According to Stanko Fabris' project in 1959, the building of the central Dalmacijavino was in the port of Split. The centuries-old grape and wine trade between the island and the mainland thus took on its architectural form, which at the same time emphasized the positioning of Split as the winemaking center of Dalmatia. The building remained in its original function until 2011, when Dalmacijavino went bankrupt and it was confiscated and handed over to the management of the Port Authority of Split. Today, the building is still empty and devastated, but it also houses valuable design material. On the top floor of the building, among the administrative offices, there was a design office, where for decades labels of well-known products such as the famous Pipi drink, thought-provoking advertisements and planned presentations at fairs brought many awards to Dalmatia. When evicted from the building in the port, an extremely valuable archive of design material was subsequently rescued, but should be valorized and treated as a material industrial heritage of those times. Overall, the Dalmacijavino building is an example of Croatian modern industrial architecture, an example recognized by the profession and protected by the preventive protection of the Conservation Department of the Ministry of Culture of the Republic of Croatia in Split.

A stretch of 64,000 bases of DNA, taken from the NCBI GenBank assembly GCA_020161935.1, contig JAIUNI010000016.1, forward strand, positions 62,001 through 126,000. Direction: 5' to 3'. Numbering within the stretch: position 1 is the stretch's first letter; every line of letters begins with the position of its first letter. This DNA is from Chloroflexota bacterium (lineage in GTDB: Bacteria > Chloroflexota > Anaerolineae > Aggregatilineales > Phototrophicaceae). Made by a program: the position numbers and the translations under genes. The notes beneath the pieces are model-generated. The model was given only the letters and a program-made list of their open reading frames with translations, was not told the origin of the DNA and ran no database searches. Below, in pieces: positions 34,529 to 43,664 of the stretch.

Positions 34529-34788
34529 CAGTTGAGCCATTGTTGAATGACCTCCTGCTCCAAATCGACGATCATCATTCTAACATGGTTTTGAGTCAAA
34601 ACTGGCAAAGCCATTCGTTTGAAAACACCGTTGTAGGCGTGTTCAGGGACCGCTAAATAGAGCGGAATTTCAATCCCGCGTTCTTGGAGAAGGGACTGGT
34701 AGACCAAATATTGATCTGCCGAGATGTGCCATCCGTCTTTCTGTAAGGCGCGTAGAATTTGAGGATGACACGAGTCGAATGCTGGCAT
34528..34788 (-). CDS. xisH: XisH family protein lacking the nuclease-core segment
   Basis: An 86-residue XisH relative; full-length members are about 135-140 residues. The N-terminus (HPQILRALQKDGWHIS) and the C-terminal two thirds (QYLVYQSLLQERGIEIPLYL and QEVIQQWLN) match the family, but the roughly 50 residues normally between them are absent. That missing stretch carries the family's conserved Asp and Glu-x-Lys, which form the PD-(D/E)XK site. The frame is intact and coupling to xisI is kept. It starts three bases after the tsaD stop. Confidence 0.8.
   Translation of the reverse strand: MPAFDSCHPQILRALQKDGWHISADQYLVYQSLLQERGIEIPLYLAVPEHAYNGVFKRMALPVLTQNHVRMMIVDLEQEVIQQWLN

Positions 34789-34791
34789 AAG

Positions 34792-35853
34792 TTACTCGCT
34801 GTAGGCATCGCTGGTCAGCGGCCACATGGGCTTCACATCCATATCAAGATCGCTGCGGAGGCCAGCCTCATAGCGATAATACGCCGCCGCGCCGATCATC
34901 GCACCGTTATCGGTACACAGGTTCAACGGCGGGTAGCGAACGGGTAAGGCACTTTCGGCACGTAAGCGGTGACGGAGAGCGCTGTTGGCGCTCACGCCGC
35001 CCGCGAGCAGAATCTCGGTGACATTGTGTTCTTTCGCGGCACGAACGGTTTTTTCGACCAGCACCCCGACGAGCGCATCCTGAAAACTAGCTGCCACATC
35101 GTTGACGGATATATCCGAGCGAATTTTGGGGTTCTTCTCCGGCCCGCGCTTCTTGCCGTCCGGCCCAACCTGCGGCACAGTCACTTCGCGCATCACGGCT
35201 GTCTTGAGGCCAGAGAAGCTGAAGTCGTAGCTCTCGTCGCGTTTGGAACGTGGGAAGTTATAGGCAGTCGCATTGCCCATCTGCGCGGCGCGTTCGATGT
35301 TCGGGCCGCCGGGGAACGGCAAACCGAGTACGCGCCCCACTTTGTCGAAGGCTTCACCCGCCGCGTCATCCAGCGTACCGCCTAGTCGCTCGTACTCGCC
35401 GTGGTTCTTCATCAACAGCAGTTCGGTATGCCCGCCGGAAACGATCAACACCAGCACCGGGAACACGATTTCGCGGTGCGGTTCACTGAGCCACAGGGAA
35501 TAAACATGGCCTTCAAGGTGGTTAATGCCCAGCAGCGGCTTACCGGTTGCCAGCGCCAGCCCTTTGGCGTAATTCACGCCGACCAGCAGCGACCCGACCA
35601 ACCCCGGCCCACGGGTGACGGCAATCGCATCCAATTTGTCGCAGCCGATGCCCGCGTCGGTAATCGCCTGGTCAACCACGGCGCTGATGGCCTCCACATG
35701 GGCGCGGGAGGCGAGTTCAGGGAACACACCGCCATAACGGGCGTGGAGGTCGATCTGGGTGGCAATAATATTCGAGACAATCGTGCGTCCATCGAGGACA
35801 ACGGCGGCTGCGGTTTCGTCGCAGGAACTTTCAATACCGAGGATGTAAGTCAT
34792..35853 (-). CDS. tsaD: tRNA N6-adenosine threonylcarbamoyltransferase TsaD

Values of the Building

The Dalmacijavino building is a valuable example of Croatian modern industrial architecture, unavoidable in the valorization of the work of architect Stanko Fabris. In addition to contemporary architectural expression, and despite the upgrades, from 1962 to 1973, which are also Fabris' design, the exceptional value of this building is in its dimensions and spatial disposition the dominant horizontal in harmony with the slopes of Katalinić hill, the vertical of the Pomorac Lighthouse and harmonious views from the sea and land. In the Dalmacijavino example, the designer Stanko Fabris realizes a bold and harmonious combination of stone and glass which, on a horizontally set volume of this building, achieves articulation of the facades in the spirit of neoplasticism. The achieved breakdown of floors with windows and loggias, over the recessed and rustic stone lined and pillars of the ground floor, gives the volume of the building a certain amount of ease. The geometric approach to the facade analysis of the building is in accordance with the international style, and the use of materials is local. At the very location, the building makes a logical transition between the Katalinic Hill and the breakwater, but is also a functional meeting point for maritime, road and rail transport for the wine industry. Together with the structures of the breakwater, the Dalmacijavino building creates a spatial horizontal that, with the vertical of the Lighthouse of the Seafarer located on Katalinić hill, behind the Dalmacijavino building, designed by Ivan Carić and Paško Kuzmanić in 1958, creates a modernist vision of the city that is visible to all passengers who enter the city by boat.

Description of the Urban Context and Development